Estimates for the number of unionist marchers before the event were predicted to be over 1,000. However only eight coach loads turned up in Dublin, indicating a far smaller number, in the region of 3–400. Estimates for the number of counter-demonstrators vary between 300 and 7,000. The number is made much more difficult to determine by the presence of the several thousand bystanders at the scene who did not take part. Most of the rioters appeared to be local youths, though some who brandished leaflets and other political literature were clearly political activists.
A total of 14 people, including six gardaí and a small number of journalists and photographers, were hospitalised as a result of the rioting. A further 41 people were arrested, according to RTÉ news. As of 27 February 2006, 13 had been charged.
Official condemnation 
Then-Taoiseach Bertie Ahern condemned the riots, saying, "It is the essence of Irish democracy and republicanism that people are allowed to express their views freely and in a peaceful manner. People who wantonly attack Gardaí and property have no respect for their fellow citizens." Minister for Justice Michael McDowell, opposition leaders Enda Kenny of Fine Gael and Pat Rabbitte of the Labour Party and Sinn Féin Dublin TD Sean Crowe also condemned the day's events.
Sinn Féin leader Gerry Adams added his voice to the condemnation, saying, "There is no justification for what happened this afternoon in Dublin. Sinn Féin had appealed to people to ignore this loyalist parade and not to be provoked by it. Our view was that it should not be opposed in any way and we made that clear. Regrettably a small, unrepresentative group chose to ignore our appeal." The President of Ireland, Mary McAleese, also condemned the rioters. Jeffrey Donaldson of the Democratic Unionist Party, who was in Dublin to address the Love Ulster march, said he was 'appalled' by the violence.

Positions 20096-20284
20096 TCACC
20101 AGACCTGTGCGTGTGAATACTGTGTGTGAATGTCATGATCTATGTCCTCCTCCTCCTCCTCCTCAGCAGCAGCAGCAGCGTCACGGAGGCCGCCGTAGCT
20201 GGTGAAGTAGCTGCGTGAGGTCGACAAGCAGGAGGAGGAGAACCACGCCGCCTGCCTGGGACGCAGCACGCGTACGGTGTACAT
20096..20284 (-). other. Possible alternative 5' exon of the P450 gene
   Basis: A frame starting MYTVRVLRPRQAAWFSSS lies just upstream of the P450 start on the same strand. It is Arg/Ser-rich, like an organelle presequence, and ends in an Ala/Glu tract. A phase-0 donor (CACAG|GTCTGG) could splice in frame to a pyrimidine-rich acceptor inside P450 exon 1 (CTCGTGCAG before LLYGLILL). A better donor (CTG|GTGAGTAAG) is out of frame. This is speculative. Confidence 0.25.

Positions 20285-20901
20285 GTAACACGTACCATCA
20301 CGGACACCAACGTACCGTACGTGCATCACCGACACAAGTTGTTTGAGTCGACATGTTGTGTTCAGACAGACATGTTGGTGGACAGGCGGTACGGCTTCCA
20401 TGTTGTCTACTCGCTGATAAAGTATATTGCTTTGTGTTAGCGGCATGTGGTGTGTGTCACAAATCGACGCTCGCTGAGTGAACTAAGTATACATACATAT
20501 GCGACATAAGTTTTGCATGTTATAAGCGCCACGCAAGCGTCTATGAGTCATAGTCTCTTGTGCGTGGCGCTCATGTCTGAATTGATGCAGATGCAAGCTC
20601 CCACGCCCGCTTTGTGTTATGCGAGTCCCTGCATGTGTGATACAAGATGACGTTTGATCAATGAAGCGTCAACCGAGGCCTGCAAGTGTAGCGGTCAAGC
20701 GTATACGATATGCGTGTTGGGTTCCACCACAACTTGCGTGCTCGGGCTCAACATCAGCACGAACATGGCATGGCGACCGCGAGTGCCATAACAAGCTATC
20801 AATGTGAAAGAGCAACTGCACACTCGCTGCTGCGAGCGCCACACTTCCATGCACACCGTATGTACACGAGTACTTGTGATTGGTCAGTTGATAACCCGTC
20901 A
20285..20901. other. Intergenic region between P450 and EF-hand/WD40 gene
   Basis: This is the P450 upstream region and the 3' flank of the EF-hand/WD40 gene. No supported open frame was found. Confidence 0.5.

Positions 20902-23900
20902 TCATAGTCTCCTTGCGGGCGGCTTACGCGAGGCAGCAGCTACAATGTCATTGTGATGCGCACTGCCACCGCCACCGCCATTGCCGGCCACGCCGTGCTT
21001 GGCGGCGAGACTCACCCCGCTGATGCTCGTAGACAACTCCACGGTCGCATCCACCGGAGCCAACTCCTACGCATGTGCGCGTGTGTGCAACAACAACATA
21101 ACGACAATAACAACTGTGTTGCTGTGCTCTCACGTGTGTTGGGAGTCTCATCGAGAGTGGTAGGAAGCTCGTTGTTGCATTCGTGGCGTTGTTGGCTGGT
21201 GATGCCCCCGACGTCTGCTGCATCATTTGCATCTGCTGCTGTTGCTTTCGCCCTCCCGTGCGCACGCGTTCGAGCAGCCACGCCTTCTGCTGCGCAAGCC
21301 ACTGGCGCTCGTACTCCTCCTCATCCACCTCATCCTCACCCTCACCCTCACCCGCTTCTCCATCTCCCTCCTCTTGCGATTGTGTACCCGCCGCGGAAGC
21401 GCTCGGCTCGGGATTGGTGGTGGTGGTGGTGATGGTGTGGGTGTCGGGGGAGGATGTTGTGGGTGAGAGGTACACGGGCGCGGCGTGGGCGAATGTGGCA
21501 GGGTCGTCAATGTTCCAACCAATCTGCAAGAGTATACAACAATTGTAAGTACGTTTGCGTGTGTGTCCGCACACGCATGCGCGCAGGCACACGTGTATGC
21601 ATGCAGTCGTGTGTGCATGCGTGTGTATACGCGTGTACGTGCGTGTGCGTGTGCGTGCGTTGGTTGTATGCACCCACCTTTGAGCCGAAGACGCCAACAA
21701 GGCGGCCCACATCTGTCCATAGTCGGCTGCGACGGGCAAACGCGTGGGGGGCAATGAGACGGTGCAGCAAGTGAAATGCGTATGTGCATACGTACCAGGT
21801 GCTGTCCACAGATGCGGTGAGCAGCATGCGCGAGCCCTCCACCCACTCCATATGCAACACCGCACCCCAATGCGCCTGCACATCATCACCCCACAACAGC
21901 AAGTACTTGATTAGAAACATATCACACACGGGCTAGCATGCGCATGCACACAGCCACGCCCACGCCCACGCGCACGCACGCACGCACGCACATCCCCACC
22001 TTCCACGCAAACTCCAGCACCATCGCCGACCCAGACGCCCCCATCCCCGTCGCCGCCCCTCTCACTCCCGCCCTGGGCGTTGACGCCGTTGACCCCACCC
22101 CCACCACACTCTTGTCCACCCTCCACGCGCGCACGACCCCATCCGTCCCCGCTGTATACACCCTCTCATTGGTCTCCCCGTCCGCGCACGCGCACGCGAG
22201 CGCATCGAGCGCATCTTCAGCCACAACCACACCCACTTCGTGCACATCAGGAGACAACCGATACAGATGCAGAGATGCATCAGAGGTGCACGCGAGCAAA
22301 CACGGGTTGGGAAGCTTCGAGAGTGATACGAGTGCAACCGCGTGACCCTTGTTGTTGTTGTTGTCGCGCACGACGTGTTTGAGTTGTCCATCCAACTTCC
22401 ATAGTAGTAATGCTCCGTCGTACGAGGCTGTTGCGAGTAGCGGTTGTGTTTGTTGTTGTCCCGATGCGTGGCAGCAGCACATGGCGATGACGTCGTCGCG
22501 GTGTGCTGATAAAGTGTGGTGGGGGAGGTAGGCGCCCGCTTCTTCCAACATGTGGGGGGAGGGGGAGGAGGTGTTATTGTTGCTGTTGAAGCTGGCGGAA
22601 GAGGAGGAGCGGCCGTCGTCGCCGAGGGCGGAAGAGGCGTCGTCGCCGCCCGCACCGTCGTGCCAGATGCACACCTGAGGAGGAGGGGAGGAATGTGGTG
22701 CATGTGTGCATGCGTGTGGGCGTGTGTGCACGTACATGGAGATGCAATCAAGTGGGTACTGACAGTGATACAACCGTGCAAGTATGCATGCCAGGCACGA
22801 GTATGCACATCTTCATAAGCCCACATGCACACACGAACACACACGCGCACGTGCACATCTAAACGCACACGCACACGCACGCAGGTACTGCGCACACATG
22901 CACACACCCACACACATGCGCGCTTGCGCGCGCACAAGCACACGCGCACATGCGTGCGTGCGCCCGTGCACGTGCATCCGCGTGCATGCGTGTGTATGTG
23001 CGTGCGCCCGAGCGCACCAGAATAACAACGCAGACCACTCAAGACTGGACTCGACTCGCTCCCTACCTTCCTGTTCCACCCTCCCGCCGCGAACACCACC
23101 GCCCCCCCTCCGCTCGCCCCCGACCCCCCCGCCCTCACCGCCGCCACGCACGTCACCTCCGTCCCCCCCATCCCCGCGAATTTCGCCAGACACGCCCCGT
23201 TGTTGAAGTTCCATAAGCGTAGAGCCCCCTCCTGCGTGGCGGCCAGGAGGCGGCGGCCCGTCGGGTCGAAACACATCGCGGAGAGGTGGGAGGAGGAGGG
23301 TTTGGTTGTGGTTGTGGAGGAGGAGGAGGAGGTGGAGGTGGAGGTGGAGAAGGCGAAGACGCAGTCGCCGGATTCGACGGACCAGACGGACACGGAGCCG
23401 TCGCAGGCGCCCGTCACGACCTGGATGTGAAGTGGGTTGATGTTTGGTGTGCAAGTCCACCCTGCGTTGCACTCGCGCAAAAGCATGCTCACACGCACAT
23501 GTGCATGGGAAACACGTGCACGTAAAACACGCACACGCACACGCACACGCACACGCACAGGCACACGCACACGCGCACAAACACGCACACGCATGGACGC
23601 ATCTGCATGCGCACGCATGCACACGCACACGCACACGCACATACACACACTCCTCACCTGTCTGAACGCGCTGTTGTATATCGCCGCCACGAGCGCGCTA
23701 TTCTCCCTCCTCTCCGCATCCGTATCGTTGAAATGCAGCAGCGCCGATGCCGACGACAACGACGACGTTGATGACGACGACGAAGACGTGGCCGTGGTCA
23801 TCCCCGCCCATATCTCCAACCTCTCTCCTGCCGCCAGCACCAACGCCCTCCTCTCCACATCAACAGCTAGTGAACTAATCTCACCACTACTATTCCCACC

Mary Harney leader of the government coalition member Progressive Democrats party, whose offices were attacked by rioters said, "I don't have much respect for the Orange Order, because it is a sectarian, bigoted organisation, but I do respect people's right to march... I think that they have got a great coup in being prevented from marching. Those that sought to stop them have played right into their hands."
Among the few groups not to condemn the day's events were Republican Sinn Féin, who issued a statement condemning what they said was an "underestimate of the true level of opposition to the march by the Irish government" and the Irish Socialist Workers Party, who stated in a press release that "Socialists do not join in the condemnation of young working class people who riot against the police".
O'Connell Street was closed off while the disturbances were occurring and afterwards for the clean-up operation but was re-opened later in the evening, although the majority of local businesses remained closed for the rest of the day.
- Susan McKay, Bitter Hatreds that underpin Love Ulster Parade in Dublin, The Irish Times, 25 February 2006
- Loyalists may carry Dublin bomber pictures, Daily Ireland
- McDonald, Henry (26 February 2006). "Orange march sparks Dublin riots". The Observer. Retrieved 13 November 2011.
- "...No catholic and no-one whose close relatives are catholic may be a member". Northern Ireland The Orange State, Michael Farrell
- Clashes in Dublin over loyalist march - RTÉ
- Man gets 4 years for 'Love Ulster' assault on reporter - Irish Times
- The Lost Revolution - The story of the Official IRA and the Workers Party pg 261
- Dissident republicans blamed for planning Dublin violence - The Irish Times (subscription required)
- RTÉ reports 13 arrests
- Officers injured in Dublin riot - BBC
- IOL, Harney - Rioters played into Orange hands
|Wikimedia Commons has media related to: 2006 Dublin riots|
|Wikinews has related news: Dublin unionist march turns violent|
|Wikinews has related news: Riots cease in Dublin against Unionist march|
- 3 March 2006 edition: William Frazer - Eyewitness Account of the Dublin Riot
- Dublin Riots: What Happened and Why (Analysis) + 13min Video Footage - Indymedia.ie
- Three gardaí injured as rioting breaks out at ‘Love Ulster’ parade - IOL
- Clashes in Dublin over loyalist march - RTÉ
- Officers injured in Dublin riot - BBC
- RTÉ reports 13 arrests
- photo essay - Indymedia.ie
- Republican Sinn Féin website.
- Orange Card Fails to Triumph in Dublin by Socialist Democracy (Ireland)
- Things Fall Apart - a 2011 recollection of the riot